Trembling aspen die-offs investigated

By on February 15, 2013
Trembling aspen tree (Credit: USDA)

The Carnegie Institution for Science has announced that researchers have discovered that the recent die-off of Colorado trembling aspen trees is a result of both decreased precipitation and increased summer temperatures.

The die-off, which affected 17 percent of Colorado aspen forests, was initiated by drought conditions from 2000 to 2003. The drought stifled the trees’ ability to transport water to their leaves, resulting in stagnant growth and increased mortality that persisted for a decade after the drought.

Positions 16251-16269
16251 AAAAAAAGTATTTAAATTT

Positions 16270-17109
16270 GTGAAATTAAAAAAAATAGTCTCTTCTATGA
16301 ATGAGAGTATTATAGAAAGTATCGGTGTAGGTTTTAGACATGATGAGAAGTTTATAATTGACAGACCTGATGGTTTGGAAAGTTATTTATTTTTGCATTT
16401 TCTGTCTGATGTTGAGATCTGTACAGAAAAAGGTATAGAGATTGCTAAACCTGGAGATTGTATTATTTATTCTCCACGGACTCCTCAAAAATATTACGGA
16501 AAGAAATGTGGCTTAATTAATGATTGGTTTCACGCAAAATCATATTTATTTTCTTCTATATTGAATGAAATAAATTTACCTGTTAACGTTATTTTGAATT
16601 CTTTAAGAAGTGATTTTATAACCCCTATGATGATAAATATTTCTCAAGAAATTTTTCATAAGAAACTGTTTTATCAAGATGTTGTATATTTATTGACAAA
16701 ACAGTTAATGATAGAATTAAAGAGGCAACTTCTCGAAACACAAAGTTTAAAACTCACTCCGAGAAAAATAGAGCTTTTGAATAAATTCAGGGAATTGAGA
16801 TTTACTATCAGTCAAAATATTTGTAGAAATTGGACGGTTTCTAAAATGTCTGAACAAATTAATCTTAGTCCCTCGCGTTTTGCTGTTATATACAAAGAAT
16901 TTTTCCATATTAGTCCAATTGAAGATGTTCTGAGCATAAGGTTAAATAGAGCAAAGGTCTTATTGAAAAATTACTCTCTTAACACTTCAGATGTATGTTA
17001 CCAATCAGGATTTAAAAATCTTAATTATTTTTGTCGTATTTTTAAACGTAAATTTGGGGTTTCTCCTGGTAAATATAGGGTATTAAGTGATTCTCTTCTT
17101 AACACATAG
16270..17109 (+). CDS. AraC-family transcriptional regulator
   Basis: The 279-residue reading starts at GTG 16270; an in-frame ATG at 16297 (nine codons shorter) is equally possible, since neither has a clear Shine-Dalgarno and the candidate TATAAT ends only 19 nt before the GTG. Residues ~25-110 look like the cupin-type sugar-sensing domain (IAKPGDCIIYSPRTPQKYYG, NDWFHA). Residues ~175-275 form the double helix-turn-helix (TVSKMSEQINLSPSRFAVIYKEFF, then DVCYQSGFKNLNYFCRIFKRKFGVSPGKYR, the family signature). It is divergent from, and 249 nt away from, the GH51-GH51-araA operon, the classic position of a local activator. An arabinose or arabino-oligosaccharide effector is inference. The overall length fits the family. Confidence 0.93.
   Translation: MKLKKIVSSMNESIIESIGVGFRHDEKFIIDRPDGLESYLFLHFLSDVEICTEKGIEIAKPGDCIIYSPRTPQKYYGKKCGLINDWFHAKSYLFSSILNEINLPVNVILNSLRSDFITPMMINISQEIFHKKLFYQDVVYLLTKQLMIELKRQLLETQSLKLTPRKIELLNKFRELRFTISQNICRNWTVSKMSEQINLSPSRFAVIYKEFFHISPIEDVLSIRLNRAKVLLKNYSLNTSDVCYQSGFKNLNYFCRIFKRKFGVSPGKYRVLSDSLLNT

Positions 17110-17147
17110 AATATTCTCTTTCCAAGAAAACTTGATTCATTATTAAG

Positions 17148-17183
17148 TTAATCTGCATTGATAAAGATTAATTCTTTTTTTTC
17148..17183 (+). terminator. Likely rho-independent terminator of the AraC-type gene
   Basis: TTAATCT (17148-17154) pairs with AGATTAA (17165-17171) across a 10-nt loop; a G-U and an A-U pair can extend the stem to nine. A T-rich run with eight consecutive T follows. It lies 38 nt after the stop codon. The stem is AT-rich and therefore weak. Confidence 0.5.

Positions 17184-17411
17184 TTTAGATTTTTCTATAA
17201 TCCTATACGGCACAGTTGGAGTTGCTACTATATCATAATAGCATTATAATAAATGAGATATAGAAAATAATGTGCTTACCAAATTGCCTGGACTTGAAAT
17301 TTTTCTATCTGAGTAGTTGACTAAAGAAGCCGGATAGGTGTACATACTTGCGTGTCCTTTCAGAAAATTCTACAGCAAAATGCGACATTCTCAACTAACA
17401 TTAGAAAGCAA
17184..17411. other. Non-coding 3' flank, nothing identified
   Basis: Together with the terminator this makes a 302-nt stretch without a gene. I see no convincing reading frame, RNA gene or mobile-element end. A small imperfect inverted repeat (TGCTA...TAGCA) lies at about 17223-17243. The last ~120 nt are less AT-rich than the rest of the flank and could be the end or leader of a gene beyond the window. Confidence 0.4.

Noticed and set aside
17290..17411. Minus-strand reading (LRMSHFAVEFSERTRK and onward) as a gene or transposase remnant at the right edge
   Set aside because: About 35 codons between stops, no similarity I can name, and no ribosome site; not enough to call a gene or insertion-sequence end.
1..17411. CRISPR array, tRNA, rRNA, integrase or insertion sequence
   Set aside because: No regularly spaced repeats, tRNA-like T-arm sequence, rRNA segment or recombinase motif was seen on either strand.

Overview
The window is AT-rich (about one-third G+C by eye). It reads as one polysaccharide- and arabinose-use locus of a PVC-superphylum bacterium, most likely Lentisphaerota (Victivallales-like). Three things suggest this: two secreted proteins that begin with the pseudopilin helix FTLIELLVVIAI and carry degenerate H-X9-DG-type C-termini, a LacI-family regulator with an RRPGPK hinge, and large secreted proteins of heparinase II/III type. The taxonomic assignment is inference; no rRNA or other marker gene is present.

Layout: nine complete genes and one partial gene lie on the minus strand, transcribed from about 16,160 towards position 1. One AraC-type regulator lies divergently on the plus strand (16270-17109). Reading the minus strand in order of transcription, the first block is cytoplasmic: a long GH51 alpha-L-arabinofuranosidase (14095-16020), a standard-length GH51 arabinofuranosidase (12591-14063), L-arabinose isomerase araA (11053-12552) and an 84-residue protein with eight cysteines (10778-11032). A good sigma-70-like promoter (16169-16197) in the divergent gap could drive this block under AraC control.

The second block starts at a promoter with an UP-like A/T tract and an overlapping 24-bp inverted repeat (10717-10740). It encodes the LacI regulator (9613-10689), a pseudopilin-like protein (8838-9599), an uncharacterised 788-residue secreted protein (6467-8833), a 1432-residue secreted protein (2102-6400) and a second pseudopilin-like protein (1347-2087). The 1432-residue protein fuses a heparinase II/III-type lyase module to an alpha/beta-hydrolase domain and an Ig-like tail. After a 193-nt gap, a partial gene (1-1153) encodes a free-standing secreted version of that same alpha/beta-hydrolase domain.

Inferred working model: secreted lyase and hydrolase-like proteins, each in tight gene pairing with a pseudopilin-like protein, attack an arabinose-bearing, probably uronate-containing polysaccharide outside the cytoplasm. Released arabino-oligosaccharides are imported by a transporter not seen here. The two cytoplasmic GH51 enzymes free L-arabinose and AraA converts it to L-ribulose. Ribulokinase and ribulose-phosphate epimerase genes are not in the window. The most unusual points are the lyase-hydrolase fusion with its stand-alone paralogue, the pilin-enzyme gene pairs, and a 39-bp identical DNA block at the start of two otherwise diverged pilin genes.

Researchers were able to pinpoint the cause of the die-off by examining the ratio of oxygen isotopes in trees’ veins. Oxygen isotopes show when and how water was absorbed, allowing researchers to locate the factors responsible for the decline.

Image: Trembling aspen tree (Credit: USDA)

About Adam Redling

Adam Redling is a contributing writer for the Environmental Monitor. He covers the latest news, studies and products in the field of environmental research.

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